Small Cabin

Small Cabin Forum
 - Forums - Register/Sign Up - Reply - Search - Statistics -

Small Cabin Forum / Member's Projects and Photos / Central MN cabin build
Author Message
Peewee86
Member
# Posted: 30 Oct 2019 18:30
Reply 


Several years back we purchased just under an acre of wooded land. This thread will follow our cabin journey.

We had been looking at properties and kicking tires for many years. I had told my self that I wanted at least 3 acres. In the spring of 2017 my wife sat me down and said, “Your son is nine years old. In five or six years he may not want to hang around you as much. If you are going to do something now is the time.” That summer we purchased a travel trailer and set a goal to find a piece of property by the end of that summer. Although the size of the land was a compromise its location for us has been ideal. I found our property only 150 yards down the road from some land that my uncle and cousin have owned for a dozen years. It is nice to have family close by. The property is less than 1000 feet from the second largest lake in Minnesota and our rear neighbor is one of the fairways of a golf course resort. It is an 80 mile drive from our home.

We spend that first summer removing roughly 150 trees. The canopy overhead was so dense that there was very little sunlight.
Thinning out the trees
Thinning out the trees
Ready for the excavator
Ready for the excavator


Peewee86
Member
# Posted: 30 Oct 2019 18:39
Reply 


With the trees down I had an excavator remove all of the stumps. Between the platform for the cabin, the driveway, and a pad for a future pole barn they brought in 75 ten yard dump truck loads of class five gravel. For several days straight every 15 minutes the trucks would show up, empty a load and pick up the stumps that had been removed.
Another load delivered
Another load delivered
Landscape fabric under the driveway
Landscape fabric under the driveway


Peewee86
Member
# Posted: 30 Oct 2019 18:52 - Edited by: Peewee86
Reply 


By fall 2017 the property looked a lot different.
Planning for the cabin build started in 2018. That is when I found this website.
Excavation complete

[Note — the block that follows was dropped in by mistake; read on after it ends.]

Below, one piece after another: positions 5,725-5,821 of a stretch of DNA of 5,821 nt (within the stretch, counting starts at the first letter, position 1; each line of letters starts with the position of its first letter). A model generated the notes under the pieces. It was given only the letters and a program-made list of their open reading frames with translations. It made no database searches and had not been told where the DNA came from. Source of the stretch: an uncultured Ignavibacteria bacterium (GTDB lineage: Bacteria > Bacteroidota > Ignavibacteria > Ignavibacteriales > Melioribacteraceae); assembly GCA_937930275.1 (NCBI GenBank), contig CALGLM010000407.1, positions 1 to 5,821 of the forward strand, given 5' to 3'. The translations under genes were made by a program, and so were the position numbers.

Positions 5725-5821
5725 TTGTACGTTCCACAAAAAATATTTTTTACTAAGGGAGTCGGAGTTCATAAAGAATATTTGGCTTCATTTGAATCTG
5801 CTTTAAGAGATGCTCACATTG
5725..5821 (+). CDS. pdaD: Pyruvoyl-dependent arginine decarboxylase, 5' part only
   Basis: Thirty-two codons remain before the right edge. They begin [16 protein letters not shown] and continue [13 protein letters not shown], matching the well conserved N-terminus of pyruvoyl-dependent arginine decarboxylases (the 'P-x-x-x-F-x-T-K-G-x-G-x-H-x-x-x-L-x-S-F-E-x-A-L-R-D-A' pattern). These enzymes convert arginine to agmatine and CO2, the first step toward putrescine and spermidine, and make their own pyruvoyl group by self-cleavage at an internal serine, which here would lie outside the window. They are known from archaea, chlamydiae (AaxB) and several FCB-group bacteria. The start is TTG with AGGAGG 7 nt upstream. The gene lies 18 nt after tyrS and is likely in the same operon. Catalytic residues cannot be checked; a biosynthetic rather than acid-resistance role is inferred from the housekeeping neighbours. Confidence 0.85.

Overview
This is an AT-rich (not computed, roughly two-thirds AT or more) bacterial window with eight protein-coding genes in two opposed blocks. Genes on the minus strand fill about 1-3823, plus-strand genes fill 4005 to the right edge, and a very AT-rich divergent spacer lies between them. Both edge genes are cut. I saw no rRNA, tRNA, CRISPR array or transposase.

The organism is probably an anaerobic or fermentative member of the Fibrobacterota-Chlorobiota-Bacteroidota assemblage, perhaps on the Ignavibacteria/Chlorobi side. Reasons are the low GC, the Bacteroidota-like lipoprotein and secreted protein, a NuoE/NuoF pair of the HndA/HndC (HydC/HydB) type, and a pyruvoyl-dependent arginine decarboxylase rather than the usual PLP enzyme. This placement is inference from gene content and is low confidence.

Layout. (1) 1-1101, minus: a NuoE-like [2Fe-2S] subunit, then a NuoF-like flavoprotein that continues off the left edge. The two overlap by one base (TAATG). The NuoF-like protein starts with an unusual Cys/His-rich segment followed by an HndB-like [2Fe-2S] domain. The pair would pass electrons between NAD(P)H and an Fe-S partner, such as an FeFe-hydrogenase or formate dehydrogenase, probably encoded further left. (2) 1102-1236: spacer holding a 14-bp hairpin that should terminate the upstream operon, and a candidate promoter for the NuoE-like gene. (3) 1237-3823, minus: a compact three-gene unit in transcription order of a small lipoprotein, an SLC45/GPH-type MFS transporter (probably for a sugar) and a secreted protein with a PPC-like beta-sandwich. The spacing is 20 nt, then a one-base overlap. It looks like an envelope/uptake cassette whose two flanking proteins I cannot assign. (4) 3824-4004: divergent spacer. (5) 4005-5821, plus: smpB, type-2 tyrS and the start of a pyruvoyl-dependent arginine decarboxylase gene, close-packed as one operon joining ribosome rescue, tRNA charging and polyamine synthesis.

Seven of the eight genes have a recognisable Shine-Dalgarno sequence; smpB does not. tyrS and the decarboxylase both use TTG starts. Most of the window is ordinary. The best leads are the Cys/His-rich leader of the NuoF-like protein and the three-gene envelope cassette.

Excavation complete
Our son enjoying the freedoms of being “up north”.
Our son enjoying the freedoms of being “up north”.
Sunset from the lake just down the road.
Sunset from the lake just down the road.


Sprinkler Guy
Member
# Posted: 30 Oct 2019 19:56
Reply 


Did I read that right, you got 750 yards of gravel? What did you do with so much on such a small lot? Looks like a nice place

Peewee86
Member
# Posted: 30 Oct 2019 20:04 - Edited by: Peewee86
Reply 


Yes you read that right. 750 yards of fill. $11K excavator bill.🙁 This was not only for the cabin foundation we also have a pad for a 40 x 60 pole barn that will be put up in several years.

I looked at many cabin designs. Traditional log siding look was not important to me. I like the look but I wanted low maintenance. It seems that many on the site want to build pier foundations. I imagine that’s because of the cost and the simplicity of doing it themselves. Our soil is a mucky clay and our frost depth is 60”. It is not the best for a sonotube pier foundation. I am aware of a few pole barns in the area that have had trouble with the frost lifting up their posts. Ultimately we decided to go with a monolithic slab foundation. The perimeter is 18 inches deep with a 5 inch thick field. I have 2 inch insulation under the entire slab but we do not have the insulation wings going out from the buildings perimeter like a true frost protected floating slab would have. I was lucky that I have a concrete company just down the road. He told me if I could be flexible on timing and paid cash I could get a better deal. The 15 x 36 foundation cost $3400 including the insulation. Because of the soil conditions my excavator had built up the pad nearly 30 inches with class five. I should have good drainage.

The slab was poured in the fall of 2018. There was no movement or any cracking through its first winter.

We did not put plumbing lines in the concrete. Our plans are for a composting toilet. Any other gray water lines could be run horizontally above the slab.
Foundation insulation and rebar
Foundation insulation and rebar
Poured slab.
Poured slab.


Peewee86
Member
# Posted: 30 Oct 2019 20:49
Reply 


Our plans for the cabin started out small. We started out as 12’ x 30’. 30 became 32 and then 36’. 12 became 14 and then 15’. I wish we had gone to 16’. My advice to those who in the planning stage is to build as big of a footprint as you can afford.